Updated from 10:35 a.m. EDT
The increase in retail sales reported for May by the Commerce Department shows a potential for inflation that some economists worry will be consummated in Tuesday's consumer price index.
Monday's report showing a 1.2% gain over April quieted concerns that prior months' sales were unsustainably inflated by tax refund checks and mortgage re-financings. But fanning inflation fears was the source of the strength: surging gas station sales, fed by skyrocketing energy prices.
"The consumer is intact," said Michael Gregory, senior economist at BMO Nesbitt Burns, who predicted that an increase in job wages will boost consumer spending even more. But, he said, "If you combine a perception of pricing power amid strong demand, it's easier for businesses to pass along higher costs to consumers."
Total retail sales in May rose to $335.8 billion on a seasonally adjusted basis, from $331.9 billion in April. Total retail sales for April were revised lower to a decline of 0.6% from March, compared with a previous reading of a 0.5% decrease.
Excluding automobile sales, retail sales increased 0.7% to $257 billion in May, ahead of the consensus for a 0.6% increase. That compared with a 0.1% decrease in the April period.
Gas station sales rose 22.5% from May 2003 levels to $26.02 billion. In addition, building material and garden equipment and supplies dealer sales rose 16.6% from last year to $30.5 billion.
The jump in gasoline station sales could portend inflation, said Wesley Beal, an economist at IDEA Global. "To me, that means the headline consumer price index number tomorrow is going to be 0.5%," matching the consensus estimate. That would compare with the prior month's 0.2% increase and March's 0.5% increase.
Beal isn't concerned inflation will get out of hand. "What the Fed is saying about the 'measured response' will be enough to keep inflation in check," he said.
Gregory wouldn't be surprised to see a 0.3% increase in the CPI, excluding energy and food prices. That would be ahead of the consensus estimate for a 0.2% rise. "No one wants to forecast something bigger than that because you necessitate having to forecast the implications," he said.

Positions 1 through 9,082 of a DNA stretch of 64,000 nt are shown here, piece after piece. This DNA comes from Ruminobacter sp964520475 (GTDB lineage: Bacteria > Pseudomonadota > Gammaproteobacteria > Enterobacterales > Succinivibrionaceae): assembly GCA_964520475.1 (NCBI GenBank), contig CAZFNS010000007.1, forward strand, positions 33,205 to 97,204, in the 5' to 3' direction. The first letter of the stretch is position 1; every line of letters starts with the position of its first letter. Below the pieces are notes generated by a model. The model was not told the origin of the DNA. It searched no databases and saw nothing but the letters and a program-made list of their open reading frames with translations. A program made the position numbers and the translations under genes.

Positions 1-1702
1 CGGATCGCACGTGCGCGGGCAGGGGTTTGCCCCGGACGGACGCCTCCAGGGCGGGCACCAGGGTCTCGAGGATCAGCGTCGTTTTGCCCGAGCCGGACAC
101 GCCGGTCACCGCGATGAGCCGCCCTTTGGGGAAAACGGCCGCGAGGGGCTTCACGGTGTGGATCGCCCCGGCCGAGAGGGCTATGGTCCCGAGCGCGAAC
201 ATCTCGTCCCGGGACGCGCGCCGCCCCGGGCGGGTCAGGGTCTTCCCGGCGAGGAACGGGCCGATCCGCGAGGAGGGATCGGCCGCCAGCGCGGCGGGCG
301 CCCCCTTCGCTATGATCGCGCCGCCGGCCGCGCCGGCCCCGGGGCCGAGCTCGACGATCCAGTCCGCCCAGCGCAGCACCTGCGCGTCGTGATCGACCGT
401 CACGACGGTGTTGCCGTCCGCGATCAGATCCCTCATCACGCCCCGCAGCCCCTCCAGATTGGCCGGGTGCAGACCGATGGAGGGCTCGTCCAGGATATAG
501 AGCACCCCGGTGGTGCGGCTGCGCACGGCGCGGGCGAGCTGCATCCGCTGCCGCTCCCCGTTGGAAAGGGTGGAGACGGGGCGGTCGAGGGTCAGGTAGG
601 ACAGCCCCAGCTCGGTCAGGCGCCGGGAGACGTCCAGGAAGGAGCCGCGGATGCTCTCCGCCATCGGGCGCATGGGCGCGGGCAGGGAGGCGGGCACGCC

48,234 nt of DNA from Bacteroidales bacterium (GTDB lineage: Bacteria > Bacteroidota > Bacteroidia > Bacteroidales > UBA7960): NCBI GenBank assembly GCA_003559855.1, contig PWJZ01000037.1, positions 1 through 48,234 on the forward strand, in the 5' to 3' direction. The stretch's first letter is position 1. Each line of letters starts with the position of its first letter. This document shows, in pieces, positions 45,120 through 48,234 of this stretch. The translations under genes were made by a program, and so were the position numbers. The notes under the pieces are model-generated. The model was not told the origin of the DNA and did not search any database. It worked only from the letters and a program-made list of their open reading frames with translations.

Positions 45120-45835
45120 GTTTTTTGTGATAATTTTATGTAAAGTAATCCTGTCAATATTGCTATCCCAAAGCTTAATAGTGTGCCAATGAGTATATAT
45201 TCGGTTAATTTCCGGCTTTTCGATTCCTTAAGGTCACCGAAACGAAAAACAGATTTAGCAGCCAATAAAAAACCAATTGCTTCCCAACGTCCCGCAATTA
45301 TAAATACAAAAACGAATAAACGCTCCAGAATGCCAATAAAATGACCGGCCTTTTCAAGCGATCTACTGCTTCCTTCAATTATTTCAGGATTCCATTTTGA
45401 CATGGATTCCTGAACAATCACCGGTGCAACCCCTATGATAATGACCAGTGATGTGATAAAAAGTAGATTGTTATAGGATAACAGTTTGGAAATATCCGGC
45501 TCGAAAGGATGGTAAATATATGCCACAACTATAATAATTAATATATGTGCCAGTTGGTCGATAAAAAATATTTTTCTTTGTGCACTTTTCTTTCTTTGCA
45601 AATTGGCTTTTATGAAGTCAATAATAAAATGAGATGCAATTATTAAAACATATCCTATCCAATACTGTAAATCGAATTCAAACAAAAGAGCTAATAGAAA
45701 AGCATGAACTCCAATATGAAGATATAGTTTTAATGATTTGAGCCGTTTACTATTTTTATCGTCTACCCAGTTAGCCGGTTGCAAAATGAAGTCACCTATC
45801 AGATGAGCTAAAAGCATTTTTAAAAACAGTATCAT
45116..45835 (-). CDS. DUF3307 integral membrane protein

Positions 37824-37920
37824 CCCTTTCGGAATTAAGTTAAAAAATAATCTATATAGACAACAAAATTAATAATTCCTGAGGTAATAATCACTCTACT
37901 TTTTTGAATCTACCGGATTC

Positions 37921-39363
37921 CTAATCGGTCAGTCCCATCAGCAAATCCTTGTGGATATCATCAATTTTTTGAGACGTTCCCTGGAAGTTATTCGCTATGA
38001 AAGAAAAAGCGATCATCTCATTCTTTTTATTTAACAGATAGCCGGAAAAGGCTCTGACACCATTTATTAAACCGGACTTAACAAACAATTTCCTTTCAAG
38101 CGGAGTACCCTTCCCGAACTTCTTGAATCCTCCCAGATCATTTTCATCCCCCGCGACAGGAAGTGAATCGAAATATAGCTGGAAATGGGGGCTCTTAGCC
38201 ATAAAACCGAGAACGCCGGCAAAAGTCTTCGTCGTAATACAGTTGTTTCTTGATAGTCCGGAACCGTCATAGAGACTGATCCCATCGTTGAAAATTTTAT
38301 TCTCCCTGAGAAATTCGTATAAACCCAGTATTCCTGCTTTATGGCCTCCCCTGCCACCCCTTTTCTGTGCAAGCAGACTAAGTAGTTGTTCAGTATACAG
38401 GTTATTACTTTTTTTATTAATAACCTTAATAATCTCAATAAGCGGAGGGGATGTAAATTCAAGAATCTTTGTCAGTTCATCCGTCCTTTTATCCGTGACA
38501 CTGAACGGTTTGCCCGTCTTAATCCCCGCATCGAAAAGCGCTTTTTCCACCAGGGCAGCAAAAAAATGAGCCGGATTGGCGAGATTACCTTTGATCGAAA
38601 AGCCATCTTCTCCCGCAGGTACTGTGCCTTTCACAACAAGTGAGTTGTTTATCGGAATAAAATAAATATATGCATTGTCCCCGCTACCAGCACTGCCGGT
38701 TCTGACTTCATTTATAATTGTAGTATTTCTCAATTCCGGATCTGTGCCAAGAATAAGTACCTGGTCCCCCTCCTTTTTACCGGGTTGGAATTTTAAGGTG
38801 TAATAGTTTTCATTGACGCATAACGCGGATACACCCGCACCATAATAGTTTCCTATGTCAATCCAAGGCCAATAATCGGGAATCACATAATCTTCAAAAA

Gregory also noted that import prices increased 0.4% in May on top of a 0.3% increase in April and a 0.2% increase in March.
Vincent Malanga, president of LaSalle Economics, said automobile dealers -- concerned about a weak April -- panicked and sold cars and trucks at reduced prices, slightly exaggerating May's results.
"This inflation problem is overblown," Malanga said
Total May retail sales rose 8.9% over total sales in the May 2003 period, the department said. Sales excluding automobiles increased 9.8% in May from last year.
On a month-to-month basis, motor vehicle and parts dealers sales increased 2.7% in May to $78.8 billion, while gas station sales rose 4% from April to May.
The core consumer price increases in last three to four months reflected three things, according to Malanga: last year's decline in the dollar, an increase in raw materials prices and some one-time price increases that don't occur on a regular basis, such as hotel rates.
"Since January, the dollar has been firming and raw material prices have been easing," Malanga said. "That should start to feed through into the price indexes and send them in the opposite direction."
But Gregory disagrees. "All you need is a sign that wage costs are going up," said Gregory. "Before you know it, businesses say, 'we're pushing up prices' and then inflation breaks 3.5%, which becomes too much."
A report from retail trade association National Retail Federation backed the government's sales data. The NRF said retail sales in May increased 0.8% from April and 5.9% from May 2003. The NRF tracks general merchandise stores, clothing and clothing accessories stores, furniture and home furnishings stores, electronics and appliances stores, and sporting goods, hobby, book and music stores.
Sales at clothing and clothing accessories stores rose 0.9% over April, the NRF said. Meanwhile, general merchandise stores had a 1.3% increase over April and 7.8% over last year.
"As the economy continues to pick up steam, retailers are reaping the benefits," said NRF Chief Economist Rosalind Wells. "The job market has long been the missing piece of the economic puzzle. With recent good news regarding job creation, all the pieces have fallen into place."